“Our goal will be a top-three finish to get to the Paralympic Qualification Tournament in 2017.”
While a top-two finish at the 2016 IPC Ice Sledge Hockey World Championships B-Pool may feel out of reach for Great Britain’s transforming program, veteran defenceman Darren Brown said the squad will be aiming for that final spot on the podium.
The four-team tournament will run from 28 November – 3 December in Tomakomai, Japan, where the host nation and the Czech Republic will enter as the favourites, challenged by Slovakia and Great Britain.
“Everyone who is going to Japan is going because they want to be part of the team and they feel we can surprise a few teams,” Brown said. “The reality is we are probably the most underfunded and supported team from all three pools, and to remain in pool B is above what is expected of us. Our goal will be a top-three finish to get to the Paralympic Qualification Tournament in 2017.”
In the 2015 edition of the event, the British narrowly escaped relegation to the C-Pool, grabbing a late win against Austria to save themselves.
Forward Tyler Christopher, who lost both his legs in 2009 while serving in the British Army in Afghanistan, is eager to avoid that again. He would prefer to get back to the sport’s biggest stage; it has been a decade since the British last saw Paralympic ice.
“We haven’t been to a Paralympics since 2006. We had a poor last tournament and should have done a lot better,” Christopher said. “The team has gone through a change of a new coach so we’ve been working on a lot of new things in training and working on developing players from within the British league.”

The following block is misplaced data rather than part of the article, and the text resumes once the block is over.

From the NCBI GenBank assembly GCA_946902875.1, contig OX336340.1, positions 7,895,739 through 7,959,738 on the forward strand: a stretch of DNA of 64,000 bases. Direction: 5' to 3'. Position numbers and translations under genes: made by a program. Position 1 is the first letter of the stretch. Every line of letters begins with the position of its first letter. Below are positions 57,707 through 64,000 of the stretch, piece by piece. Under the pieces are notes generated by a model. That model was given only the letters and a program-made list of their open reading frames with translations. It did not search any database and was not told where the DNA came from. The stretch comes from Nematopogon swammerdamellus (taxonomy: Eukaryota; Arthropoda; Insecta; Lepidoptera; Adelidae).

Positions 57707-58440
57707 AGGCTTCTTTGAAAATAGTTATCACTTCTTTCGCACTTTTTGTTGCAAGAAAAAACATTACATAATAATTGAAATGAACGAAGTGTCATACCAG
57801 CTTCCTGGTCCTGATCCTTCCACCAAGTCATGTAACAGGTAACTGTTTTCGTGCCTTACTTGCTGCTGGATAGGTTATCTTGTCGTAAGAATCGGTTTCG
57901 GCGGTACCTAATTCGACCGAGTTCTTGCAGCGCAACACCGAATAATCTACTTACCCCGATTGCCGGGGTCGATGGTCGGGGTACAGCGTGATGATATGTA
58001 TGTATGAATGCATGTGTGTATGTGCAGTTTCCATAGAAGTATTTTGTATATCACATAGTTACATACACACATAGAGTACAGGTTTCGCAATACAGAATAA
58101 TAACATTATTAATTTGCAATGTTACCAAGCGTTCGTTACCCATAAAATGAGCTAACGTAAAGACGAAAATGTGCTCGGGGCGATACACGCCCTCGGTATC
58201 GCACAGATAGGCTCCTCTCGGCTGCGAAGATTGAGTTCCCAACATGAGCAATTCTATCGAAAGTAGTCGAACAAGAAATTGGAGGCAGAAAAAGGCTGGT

Circumstances have changed drastically for the British squad since it finished fifth at the 2015 World Championships B-Pool. New head coach Ian Offers picked up a “stalled” programme in the spring, and a new British Sledge Hockey Association board has started from scratch, building up relationships with the IPC, ParalympicsGB and Sport England.
A process is now in place for providing a stable setup for the sport in Great Britain, including a new Prospects Programme that introduces potential future international players to the competitive level. Through this, players have the chance to skate in front of national team coaches and receive feedback so they can eventually reach international play.
“The changes happened back in the spring at the same time we agreed to come to Japan to compete,” said Brown, who goes by the nickname Dazza. “We weren't willing to not come and face automatic relegation to Pool C, as that's not the type of team we are.”
The national team is still self-funded – each player had to raise GBP 2,000 to travel to Japan and they have had to pass on opportunities to play in tournaments in France and Russia. But Brown believes progress will be made soon in this regard, with ice sledge hockey being an exhibition sport at the 2017 Invictus Games and then hitting the global stage at the PyeongChang 2018 Paralympics.
On the ice, the British national team is used to being pressured early and often at the net, meaning they will have to rely heavily on their stingy defence and goaltending to pull out a surprise or two in Japan.
However, they have been on the B-Pool podium before, winning bronze in 2013.
Ironically, that was in Japan, too.
“It's part of the British spirit to be the underdog,” Brown said. “Slovakia are our main competition, although with the other three teams all having played each other recently, and therefore knowing what to expect, we may pull off the odd shock as we are the totally unknown team in the tournament.”
The top three teams from Tomakomai 2016 will progress to the Qualification Tournament for PyeongChang 2018.